jdrch

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  1. Sync works just fine for me on 4 Android clients (Google Android, Samsung One UI, and LineageOS.) On Android: Ensure Sync has folder read and write permissions for the synced folder, especially if that folder is on a microSD card. Without that, syncing will fail. The foolproof way to deploy Sync (assuming you're a Pro user with an identity already set up) is this: Select a source folder. The folder may be empty or may have files in it. If it has files in it, wait for Sync to finish hashing them before adding any peers Add peers for that folder. Although official Support says destination folders don't have to be empty initially, in my experience it's best that they are empty Choose the sync type you want (Selective On or Off) Wait again for the initial sync to complete (especially if Selective Sync is off) Once the above is done, you can add files to or remove files from the synced folder on any peer and the changes will show up on all peers (as fast as their respective network connections allow the changes to be transferred.)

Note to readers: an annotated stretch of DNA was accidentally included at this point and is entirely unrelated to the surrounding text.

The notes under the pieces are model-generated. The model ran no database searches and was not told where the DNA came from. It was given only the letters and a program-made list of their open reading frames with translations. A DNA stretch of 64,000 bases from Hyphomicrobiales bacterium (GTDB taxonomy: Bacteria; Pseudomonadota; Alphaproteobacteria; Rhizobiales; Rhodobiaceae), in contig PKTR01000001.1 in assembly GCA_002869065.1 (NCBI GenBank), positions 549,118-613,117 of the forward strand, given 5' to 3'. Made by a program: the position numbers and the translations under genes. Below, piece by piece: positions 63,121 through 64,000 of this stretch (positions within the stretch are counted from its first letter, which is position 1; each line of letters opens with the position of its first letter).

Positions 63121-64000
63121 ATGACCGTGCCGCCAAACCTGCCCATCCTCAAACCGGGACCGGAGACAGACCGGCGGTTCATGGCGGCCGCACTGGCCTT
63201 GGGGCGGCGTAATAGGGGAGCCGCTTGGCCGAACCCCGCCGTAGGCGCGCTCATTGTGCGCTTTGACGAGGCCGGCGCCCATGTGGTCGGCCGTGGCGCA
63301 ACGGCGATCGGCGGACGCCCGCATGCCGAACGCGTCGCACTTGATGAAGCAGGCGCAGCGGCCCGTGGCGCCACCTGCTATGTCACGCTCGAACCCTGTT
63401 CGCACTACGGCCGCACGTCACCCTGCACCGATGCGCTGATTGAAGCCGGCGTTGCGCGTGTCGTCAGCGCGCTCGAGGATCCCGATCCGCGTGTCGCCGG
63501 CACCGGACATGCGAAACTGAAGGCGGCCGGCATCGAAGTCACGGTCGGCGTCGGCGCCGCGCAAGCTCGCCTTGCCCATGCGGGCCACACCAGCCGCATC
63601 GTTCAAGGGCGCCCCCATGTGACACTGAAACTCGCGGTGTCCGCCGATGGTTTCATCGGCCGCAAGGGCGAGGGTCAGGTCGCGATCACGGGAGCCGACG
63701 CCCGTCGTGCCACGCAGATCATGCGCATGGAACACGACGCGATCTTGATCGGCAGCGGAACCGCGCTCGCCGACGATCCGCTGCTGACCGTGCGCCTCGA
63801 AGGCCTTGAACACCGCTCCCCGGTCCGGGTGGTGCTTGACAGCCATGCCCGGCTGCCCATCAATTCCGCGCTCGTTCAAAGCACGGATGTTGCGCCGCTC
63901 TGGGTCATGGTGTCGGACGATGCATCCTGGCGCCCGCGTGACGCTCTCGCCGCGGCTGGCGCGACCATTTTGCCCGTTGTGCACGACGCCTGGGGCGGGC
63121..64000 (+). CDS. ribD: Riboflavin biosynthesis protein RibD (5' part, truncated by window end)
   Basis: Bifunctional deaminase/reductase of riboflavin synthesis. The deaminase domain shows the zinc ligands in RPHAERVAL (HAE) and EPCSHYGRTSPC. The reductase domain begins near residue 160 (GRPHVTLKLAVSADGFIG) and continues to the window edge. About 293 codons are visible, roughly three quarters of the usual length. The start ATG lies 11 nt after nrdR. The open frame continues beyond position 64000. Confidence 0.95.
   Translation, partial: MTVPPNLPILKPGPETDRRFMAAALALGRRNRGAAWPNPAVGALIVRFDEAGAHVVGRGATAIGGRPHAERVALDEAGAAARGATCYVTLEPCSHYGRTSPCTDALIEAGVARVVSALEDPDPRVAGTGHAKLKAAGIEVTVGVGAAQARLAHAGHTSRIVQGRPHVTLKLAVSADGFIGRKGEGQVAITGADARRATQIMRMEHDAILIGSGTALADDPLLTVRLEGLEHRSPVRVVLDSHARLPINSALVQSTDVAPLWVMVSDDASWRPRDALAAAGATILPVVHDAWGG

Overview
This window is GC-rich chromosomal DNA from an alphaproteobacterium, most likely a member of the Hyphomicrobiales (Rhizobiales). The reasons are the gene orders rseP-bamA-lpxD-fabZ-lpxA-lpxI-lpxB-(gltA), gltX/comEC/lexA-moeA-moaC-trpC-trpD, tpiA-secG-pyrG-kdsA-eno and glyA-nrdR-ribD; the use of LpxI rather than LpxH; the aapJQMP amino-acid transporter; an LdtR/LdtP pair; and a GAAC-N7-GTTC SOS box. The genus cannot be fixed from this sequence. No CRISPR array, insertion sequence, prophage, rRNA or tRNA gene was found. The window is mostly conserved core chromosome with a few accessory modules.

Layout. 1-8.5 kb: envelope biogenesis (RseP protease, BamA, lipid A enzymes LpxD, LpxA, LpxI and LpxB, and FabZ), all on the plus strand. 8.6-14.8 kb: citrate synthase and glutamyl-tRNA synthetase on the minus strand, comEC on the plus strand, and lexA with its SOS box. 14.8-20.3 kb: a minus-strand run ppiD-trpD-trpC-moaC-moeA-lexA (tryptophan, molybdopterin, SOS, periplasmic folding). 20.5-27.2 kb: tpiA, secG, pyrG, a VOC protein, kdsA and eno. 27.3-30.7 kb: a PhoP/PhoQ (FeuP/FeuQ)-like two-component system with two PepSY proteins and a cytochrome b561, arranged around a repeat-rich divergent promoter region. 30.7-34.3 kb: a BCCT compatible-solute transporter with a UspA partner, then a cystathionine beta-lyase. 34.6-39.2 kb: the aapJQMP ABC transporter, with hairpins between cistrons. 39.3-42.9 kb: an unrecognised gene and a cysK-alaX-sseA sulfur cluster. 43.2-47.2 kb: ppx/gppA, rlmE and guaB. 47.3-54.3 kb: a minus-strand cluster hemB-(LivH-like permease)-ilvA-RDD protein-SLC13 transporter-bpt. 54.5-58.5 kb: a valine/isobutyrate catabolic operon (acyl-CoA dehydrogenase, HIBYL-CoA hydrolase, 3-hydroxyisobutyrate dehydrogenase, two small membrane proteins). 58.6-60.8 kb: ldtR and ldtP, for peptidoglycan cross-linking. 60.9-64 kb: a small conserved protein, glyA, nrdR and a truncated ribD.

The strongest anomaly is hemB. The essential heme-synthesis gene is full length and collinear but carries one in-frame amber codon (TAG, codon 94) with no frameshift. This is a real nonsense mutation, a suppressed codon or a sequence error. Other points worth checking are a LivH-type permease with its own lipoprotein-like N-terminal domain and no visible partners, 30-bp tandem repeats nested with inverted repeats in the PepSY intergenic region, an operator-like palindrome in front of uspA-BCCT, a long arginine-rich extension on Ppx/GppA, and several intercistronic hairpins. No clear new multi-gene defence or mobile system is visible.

2. UPDATE To be clear, I do not have any information about point 3 of the following specific to Resilio Sync. Several things: Most of Resilio's staff are in Belarus To put it mildly without getting political, Belarus has been experiencing significant political upheaval recently Minsk's startup hub was just shut down by the government So it doesn't seem to be very pleasant times for tech in Belarus, not mention the global pandemic is still a thing. My guess is, not only is the political situation not ideal, the government is probably also closely monitoring and or restricting the population's internet use and access. This, in turn, would affect the ability of staff to develop the product, respond to bugs, and participate on forums. ____ The apparent lull in activity has happened before. The project wasn't dead then and it certainly isn't now. If you reply to that thread (the longest of its kind on this forum) you may get some attention since devs are on it. I disagree strongly about Syncthing, at least for the platforms I use and my workflow. For example, Syncthing for Android still can't write to microSD cards (something Resilio Sync has been able to do from day 1) in 2021. My Note9 has a 400 GB microSD card I sync data to and from, so that's a critical feature to me. As a heavy Resilio Sync user (it's the backbone for my workflow) across Android (arm64), Windows 10 (amd64), Ubuntu (amd64), Debian (amd64), Raspberry Pi OS (arm64), and FreeBSD (amd64) (11 devices total), I'm not aware of any bugs at all. Follow the extensive documentation and/or search the forum and you should be fine. The most common difficulty I see is people trying to sync multiple large folders with different content. The best way to do that is put all the content you want in one folder and sync to an empty target, as well as ensure any new folder used to connect to an existing folder be empty upon initial connection. But by all means use what works best for you. If that's Syncthing, then use Syncthing.